Gesture production and speech fluency in competent speakers and language learners

Research output: Chapter in Book/Report/Conference proceedingPaper in conference proceeding


It is often assumed that a main function of gestures is to compensate for expressive difficulties. This predicts that gestures should mainly occur with disfluent speech. However, surprisingly little is known about the relationship between gestures and fluent vs. disfluent speech. This study investigates the putative ompensatory role of gesture by examining competent speakers’ and language learners’ gestural production in fluent vs. non-fluent speech. Results show that both competent and less competent speakers predominantly produce gestures during fluent stretches of speech; ongoing gestures during disfluencies are suspended.
In all groups, the few gestures that are completed during disfluencies are both referential and pragmatic. The findings strongly suggest that when speech stops, so do gestures, thus supporting the view of speech and gesture as an integrated system.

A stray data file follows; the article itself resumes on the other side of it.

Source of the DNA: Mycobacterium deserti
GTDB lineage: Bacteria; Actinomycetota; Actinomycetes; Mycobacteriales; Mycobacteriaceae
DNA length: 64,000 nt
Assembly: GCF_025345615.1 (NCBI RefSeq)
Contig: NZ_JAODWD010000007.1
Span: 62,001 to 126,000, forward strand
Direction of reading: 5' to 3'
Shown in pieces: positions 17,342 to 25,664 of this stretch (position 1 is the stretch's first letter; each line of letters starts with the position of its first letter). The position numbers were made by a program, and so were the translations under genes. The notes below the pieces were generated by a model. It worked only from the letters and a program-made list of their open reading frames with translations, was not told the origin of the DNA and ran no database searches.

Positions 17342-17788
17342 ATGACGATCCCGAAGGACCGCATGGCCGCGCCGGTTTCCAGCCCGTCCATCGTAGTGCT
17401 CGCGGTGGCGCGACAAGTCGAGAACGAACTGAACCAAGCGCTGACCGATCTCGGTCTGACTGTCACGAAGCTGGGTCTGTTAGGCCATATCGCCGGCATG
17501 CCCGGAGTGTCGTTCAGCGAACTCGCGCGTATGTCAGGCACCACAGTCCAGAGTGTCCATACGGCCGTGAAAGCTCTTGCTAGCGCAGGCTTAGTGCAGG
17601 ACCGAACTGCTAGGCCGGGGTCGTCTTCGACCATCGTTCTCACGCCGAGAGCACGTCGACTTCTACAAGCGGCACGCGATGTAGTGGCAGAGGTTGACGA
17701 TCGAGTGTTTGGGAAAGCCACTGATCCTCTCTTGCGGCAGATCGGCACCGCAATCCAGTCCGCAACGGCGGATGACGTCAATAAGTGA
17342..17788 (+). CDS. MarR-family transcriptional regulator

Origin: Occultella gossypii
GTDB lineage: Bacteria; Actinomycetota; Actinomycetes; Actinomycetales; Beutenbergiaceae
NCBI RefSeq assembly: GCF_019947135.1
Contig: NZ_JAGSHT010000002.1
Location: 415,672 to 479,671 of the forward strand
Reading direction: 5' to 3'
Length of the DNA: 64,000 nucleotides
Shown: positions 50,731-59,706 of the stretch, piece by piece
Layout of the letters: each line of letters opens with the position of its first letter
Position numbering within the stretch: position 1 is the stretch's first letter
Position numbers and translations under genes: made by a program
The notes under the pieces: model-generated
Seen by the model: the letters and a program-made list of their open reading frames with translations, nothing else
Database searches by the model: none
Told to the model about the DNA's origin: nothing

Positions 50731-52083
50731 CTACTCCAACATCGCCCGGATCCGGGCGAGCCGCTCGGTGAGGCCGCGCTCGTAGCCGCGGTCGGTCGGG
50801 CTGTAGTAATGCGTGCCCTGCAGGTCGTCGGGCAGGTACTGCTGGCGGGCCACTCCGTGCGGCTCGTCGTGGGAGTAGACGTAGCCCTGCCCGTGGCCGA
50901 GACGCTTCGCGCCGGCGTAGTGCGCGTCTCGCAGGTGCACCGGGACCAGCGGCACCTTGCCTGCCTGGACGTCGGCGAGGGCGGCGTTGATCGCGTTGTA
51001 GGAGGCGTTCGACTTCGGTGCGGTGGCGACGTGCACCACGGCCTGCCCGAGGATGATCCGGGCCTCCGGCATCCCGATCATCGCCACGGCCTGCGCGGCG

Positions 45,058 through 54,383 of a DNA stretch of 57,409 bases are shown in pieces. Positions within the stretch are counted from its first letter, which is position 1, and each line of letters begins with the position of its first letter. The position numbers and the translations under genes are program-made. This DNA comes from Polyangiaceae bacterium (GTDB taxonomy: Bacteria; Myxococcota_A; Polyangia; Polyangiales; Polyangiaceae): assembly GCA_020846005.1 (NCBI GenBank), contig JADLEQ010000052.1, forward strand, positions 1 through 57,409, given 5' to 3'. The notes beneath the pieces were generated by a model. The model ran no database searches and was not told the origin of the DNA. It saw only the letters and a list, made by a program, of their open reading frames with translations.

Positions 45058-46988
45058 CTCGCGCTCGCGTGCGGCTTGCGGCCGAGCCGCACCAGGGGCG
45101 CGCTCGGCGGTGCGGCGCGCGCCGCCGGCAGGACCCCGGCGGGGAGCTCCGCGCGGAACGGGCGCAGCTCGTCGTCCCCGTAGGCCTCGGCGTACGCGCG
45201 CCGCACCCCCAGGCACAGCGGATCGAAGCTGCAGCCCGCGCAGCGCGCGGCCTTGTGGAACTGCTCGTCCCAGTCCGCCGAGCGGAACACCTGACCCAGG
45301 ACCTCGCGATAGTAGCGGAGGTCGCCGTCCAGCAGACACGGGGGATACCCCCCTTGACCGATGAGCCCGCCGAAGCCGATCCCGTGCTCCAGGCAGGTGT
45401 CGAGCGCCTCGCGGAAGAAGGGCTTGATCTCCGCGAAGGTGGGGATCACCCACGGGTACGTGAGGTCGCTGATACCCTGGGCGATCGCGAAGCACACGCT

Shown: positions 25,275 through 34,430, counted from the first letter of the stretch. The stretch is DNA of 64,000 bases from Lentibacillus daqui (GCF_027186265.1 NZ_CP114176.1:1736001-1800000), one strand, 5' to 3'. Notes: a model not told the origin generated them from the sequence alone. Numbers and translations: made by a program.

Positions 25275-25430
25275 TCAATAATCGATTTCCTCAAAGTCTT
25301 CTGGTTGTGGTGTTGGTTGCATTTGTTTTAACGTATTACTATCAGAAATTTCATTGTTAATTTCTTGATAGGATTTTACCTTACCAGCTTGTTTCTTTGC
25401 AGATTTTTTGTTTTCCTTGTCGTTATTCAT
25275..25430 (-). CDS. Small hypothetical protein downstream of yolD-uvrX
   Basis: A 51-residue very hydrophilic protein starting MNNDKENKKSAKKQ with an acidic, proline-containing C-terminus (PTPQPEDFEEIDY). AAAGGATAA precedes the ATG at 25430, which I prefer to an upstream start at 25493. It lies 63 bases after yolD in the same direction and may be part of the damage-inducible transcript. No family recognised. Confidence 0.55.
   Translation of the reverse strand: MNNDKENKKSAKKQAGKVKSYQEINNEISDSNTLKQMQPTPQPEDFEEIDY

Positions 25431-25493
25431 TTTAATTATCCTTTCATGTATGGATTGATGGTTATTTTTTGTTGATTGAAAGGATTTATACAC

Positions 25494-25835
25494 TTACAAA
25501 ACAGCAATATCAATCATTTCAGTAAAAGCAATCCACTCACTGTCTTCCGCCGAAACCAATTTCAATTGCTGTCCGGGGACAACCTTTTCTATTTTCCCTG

Research areas and keywords

Subject classification (UKÄ) – MANDATORY

  • General Language Studies and Linguistics


  • second language acquisition, gestures, first language acquisition, speech fluency
Original languageEnglish
Title of host publication[Host publication title missing]
PublisherTilburg University
Publication statusPublished - 2013
Publication categoryResearch
EventTilburg Gesture Research Meeting (TiGeR) 2013 - Tilburg University, Tilburg, Netherlands
Duration: 2013 Jun 192013 Jun 21


ConferenceTilburg Gesture Research Meeting (TiGeR) 2013

Bibliographic note

The information about affiliations in this record was updated in December 2015. The record was previously connected to the following departments: Humanities Lab (015101200), Linguistics and Phonetics (015010003)